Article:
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Sandra Then

Carmen, a world of its own

Dramaturg Martin Mutschler in conversation with stage director Barbora Horáková

Martin Mutschler, Dramaturg: You have often mentioned that Carmen is 'a world' for you. What do you mean by that?

Barbora Horáková, Stage Director: I mean that the figure of Carmen can only be fed by her own deepest emotions, by personal experiences. There is no formula for embodying the character, for a singer it is a great challenge. As a director, I can show up paths, but the singer has to feel them.

Martin Mutschler: Almost in contradiction to this, the figure of Carmen seems to me at first like a blank space in the piece that is difficult to define. Similar to Mozart's Don Giovanni, she seems to be more a principle than a living character. This may also have something to do with the history of the opera's reception, which has turned Carmen into a vamp, a femme fatale. How do you fill the above-mentioned blank?

Barbora Horáková: I like the word principle: for me, Carmen is like a wave, whose shape you can guess, whose balance of power you can see, but whose nature you cannot predict - how salty or dangerous the water really is, whether it is cold or warm, you have to find out together.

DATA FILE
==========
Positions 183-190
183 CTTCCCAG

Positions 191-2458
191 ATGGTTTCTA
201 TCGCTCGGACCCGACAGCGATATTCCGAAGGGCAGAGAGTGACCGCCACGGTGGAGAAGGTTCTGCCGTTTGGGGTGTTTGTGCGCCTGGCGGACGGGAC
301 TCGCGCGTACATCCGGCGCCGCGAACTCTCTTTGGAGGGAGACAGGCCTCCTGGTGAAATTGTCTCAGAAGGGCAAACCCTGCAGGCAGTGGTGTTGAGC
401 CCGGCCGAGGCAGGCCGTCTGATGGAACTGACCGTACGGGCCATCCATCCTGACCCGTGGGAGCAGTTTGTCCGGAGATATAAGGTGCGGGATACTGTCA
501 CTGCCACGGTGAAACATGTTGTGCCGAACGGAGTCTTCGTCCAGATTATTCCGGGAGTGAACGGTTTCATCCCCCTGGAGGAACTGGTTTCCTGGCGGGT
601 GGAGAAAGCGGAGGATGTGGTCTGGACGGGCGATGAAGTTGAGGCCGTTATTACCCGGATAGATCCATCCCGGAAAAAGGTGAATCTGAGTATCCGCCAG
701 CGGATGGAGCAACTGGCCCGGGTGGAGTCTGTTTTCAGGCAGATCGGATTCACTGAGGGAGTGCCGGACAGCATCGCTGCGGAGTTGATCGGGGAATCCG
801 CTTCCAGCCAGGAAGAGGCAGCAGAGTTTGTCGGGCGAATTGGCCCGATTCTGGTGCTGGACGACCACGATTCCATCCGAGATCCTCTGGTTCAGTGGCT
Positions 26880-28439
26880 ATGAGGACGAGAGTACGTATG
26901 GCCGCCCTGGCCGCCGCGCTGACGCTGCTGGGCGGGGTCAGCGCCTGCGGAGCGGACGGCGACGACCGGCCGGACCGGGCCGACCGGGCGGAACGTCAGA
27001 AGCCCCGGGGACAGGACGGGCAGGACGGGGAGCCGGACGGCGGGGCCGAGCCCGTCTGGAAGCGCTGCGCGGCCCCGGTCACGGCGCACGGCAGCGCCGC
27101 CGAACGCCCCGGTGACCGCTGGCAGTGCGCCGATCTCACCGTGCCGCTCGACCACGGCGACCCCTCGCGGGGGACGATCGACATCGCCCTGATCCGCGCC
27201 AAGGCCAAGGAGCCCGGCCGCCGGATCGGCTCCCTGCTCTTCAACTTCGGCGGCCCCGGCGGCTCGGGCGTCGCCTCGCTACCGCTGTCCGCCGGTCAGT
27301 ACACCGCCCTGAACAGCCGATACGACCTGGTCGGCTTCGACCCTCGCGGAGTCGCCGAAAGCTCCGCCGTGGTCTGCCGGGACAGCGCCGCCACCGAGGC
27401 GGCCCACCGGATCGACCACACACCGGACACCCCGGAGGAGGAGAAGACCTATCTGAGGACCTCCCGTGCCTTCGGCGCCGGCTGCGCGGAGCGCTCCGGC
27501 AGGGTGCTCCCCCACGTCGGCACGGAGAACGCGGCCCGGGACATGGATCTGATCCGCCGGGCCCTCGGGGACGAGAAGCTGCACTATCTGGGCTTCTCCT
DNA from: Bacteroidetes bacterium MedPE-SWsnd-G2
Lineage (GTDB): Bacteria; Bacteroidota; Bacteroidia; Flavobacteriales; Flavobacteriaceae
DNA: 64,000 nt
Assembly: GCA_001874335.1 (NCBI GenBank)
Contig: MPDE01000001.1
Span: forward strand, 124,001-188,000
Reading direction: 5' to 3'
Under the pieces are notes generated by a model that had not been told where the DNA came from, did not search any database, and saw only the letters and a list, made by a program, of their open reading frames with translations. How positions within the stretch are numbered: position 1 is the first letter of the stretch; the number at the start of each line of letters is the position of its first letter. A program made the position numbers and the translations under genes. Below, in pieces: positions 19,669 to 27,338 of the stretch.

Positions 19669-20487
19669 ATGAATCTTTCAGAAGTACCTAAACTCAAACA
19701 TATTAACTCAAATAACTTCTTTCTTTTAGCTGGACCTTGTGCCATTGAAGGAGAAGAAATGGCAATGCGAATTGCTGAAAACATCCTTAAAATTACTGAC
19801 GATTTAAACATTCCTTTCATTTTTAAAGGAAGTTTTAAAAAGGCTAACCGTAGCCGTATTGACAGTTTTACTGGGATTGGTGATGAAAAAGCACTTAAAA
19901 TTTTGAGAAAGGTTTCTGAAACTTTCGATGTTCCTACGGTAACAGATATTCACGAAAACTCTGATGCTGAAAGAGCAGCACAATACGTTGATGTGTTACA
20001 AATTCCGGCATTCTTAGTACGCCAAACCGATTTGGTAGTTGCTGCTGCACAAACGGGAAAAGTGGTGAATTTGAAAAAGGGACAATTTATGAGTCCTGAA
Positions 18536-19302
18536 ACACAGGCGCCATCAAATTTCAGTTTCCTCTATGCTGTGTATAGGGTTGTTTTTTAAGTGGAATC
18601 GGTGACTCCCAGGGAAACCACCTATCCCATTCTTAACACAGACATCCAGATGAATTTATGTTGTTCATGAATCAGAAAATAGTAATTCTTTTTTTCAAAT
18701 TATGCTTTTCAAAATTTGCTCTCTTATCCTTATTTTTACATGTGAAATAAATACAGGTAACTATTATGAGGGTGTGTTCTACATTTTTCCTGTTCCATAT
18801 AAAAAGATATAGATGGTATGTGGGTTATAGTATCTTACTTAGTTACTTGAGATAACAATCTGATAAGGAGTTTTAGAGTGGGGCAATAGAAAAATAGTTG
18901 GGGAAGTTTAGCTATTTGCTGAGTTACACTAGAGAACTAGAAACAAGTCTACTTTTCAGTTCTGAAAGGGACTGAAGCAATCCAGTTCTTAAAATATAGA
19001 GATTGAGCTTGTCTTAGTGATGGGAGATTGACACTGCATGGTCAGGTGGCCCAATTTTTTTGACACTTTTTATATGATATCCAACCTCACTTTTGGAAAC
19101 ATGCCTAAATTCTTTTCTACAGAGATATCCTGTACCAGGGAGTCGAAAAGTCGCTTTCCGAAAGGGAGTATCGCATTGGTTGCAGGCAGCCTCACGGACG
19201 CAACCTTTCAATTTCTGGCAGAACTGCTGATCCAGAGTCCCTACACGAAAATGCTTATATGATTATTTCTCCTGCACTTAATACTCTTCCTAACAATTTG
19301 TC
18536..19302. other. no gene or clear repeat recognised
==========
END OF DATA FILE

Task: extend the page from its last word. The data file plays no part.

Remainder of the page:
Martin Mutschler: You allude to the natural force of the figure ...

Barbora Horáková: In the times of Bizet, Carmen stood for something that people were afraid of. Today, other things frighten us: that we no longer know what freedom is and where our own limits lie. I often have to think about the central question in Dostoyevsky's Brothers Karamazov: Is there still morality in a world where one can no longer believe in God? Where there are no more external barriers, the fear that would prevent you from crossing borders disappears.

Martin Mutschler: But this freedom is not an external risk, but a fear of what is inside oneself. What is Carmen afraid of?

Barbora Horáková: Maybe she is afraid of falling in love because she fears losing her love in the bond. But I believe that the character's spectrum is larger, and that has something to do with our reading: We exceed certain ideas that are commonly held about Carmen by showing a young, lively woman who is also struggling with the impossibility of social advancement.

Martin Mutschler: Our production takes place - to quote Bruce Springsteen - in the 'darkness at the edge of town': it is about boundaries between social milieus, but also about places where our post-industrial civilization is fraying. The stage design shows parts of an abandoned stadium that was once part of a megalomaniacal representational architecture but is now only a ruin that bears witness to the failure of a long-gone future. Through the "darkness" in which things happen that 'downtown' only dreams about, this place also has the potential to function according to different laws than the illuminated centre of society. Where does your inspiration for this milieu come from?